You mean I'm not supposed to be already running Windows 7 on my Mac Pro? Oops? Should I uninstall it and wait for Apple to support it?



    Windows 7 is running beautifully on my Mac already. What the heck do I need Apple for?



    Not supported does not mean it?s not possible, obviously. The article should have mentioned that it?s easy to run Win7 natively on a Mac.
  • Reply 7 of 76
    Quote:
    Originally Posted by solipsism View Post


    Not supported does not mean it?s not possible, obviously. The article should have mentioned that it?s easy to run Win7 natively on a Mac.



    Win7 Home Premium is working fine for me on my 2007 iMac running Snow Leopard. Huge improvements over Vista Home Premium in terms of speed and performance.
  • Reply 8 of 76
    This can be had for around $40 (after sales and rebates). Works like magic.
  • Reply 9 of 76
    Win 7 runs fine on my Macbook Pro, except the track bad is buggy as hell under Windows 7 and I can't update my video drivers. Full support would be nice.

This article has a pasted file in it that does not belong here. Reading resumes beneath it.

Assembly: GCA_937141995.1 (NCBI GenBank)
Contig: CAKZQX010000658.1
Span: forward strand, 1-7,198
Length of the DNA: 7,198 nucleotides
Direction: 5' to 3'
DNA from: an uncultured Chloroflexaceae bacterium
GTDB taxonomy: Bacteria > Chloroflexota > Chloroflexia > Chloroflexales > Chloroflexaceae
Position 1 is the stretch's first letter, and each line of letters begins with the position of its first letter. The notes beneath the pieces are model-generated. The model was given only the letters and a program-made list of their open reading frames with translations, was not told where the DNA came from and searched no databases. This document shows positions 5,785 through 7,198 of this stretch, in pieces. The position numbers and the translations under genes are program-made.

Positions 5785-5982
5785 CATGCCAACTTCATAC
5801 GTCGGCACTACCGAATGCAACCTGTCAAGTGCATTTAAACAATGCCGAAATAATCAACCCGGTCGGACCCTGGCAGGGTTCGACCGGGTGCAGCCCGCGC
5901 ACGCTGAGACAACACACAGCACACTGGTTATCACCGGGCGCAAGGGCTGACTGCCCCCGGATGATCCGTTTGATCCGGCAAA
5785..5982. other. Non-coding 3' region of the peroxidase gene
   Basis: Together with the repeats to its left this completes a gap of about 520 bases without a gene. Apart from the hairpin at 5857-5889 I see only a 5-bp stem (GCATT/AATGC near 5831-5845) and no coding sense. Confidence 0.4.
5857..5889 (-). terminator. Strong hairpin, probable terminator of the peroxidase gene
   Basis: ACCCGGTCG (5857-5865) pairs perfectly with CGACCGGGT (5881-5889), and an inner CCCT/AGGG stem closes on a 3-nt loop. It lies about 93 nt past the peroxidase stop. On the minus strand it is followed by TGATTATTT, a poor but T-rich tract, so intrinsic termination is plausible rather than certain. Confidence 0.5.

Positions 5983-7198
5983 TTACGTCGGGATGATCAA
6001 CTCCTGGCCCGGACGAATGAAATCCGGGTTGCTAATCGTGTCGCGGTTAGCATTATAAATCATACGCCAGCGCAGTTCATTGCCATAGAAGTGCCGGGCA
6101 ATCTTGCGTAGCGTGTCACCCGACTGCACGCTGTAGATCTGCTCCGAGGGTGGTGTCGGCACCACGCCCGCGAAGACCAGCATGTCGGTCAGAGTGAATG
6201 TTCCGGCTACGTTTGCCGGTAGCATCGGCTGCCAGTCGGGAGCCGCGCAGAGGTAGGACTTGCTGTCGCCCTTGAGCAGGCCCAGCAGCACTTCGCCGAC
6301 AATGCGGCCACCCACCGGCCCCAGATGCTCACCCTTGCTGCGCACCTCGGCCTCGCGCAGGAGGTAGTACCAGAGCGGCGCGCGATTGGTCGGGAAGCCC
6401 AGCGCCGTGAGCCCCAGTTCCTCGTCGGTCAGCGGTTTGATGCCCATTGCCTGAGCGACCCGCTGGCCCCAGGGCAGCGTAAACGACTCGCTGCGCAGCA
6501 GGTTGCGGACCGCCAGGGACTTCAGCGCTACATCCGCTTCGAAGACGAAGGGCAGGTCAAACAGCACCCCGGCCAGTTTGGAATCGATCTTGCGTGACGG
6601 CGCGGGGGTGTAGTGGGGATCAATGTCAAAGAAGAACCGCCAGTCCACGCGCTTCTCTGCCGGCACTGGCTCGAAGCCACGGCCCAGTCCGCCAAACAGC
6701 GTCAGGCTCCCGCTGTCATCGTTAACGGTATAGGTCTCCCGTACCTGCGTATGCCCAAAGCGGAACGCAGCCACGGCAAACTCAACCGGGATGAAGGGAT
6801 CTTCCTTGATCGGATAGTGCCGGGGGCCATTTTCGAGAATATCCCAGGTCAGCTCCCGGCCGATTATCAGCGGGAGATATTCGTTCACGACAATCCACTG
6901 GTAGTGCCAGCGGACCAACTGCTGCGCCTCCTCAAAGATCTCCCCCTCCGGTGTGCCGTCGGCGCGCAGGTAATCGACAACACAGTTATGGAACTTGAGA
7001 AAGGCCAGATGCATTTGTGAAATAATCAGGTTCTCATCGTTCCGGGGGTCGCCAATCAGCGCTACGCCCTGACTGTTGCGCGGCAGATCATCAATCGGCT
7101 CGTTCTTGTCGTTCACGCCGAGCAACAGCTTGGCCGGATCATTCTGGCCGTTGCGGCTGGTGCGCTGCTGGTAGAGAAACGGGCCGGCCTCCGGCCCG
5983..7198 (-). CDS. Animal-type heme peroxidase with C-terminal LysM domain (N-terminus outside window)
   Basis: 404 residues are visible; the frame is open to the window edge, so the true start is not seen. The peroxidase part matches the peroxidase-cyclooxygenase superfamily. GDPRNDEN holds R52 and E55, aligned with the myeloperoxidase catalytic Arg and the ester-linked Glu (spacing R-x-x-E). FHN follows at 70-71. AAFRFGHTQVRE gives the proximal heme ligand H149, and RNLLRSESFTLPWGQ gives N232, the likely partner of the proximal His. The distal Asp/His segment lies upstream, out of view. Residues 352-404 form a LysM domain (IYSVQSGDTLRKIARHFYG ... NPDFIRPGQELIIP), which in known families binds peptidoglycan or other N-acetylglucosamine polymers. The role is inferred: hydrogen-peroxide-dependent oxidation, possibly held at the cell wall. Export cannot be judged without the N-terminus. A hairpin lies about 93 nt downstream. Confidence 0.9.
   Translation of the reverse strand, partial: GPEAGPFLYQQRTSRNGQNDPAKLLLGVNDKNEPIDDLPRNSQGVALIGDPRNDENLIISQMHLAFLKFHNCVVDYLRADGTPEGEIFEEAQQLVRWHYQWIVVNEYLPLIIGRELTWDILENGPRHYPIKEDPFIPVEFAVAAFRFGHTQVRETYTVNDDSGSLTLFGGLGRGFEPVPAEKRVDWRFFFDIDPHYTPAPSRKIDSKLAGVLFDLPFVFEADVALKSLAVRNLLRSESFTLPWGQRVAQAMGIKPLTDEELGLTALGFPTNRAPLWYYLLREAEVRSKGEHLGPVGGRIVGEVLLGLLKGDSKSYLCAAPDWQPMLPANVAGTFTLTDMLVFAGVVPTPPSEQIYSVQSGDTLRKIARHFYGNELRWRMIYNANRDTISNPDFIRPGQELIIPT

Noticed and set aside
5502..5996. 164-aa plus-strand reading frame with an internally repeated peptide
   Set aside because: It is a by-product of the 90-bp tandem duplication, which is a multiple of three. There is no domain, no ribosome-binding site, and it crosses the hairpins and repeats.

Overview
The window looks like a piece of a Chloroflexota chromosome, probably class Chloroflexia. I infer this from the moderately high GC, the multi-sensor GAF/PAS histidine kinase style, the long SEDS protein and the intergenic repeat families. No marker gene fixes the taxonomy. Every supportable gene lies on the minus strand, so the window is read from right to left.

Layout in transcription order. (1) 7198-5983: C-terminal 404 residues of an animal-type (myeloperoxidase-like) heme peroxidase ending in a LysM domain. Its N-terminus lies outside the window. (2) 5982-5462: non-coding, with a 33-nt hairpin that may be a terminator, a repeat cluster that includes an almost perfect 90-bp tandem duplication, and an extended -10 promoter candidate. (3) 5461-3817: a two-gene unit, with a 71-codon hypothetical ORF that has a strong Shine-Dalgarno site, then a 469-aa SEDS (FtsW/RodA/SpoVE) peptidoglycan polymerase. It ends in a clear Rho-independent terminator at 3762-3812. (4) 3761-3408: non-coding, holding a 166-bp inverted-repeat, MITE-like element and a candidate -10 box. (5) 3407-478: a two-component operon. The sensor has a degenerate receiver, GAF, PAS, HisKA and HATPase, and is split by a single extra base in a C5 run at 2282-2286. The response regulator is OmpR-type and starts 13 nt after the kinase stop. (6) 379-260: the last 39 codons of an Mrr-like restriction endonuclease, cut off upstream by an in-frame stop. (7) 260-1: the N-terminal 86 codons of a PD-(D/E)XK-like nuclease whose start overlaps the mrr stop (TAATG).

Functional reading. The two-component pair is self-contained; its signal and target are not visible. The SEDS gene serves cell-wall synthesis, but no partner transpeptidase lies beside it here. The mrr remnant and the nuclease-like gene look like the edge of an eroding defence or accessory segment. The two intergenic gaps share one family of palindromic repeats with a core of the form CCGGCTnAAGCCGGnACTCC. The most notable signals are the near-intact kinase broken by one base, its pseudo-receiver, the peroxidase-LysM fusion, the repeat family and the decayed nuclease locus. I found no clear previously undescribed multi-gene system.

• Reply 10 of 76
    Quote:
    Originally Posted by Hal 9000 View Post


    What is the real benefit versus a virtual machine?



    In my experience, both Fusion and Parallels are slow, buggy, take up a lot of space, and cause all kinds of shut-down problems (even on my new machines). I have Bootcamp running XP on a 3+ year-old machine, and it is vastly superior -- simply no comparison.
  • Reply 11 of 76
    tbelltbell Posts: 3,146member
    Are you running it in Boot Camp or in Virtualization software like Fusion? If in Boot Camp, that is interesting.



    Quote: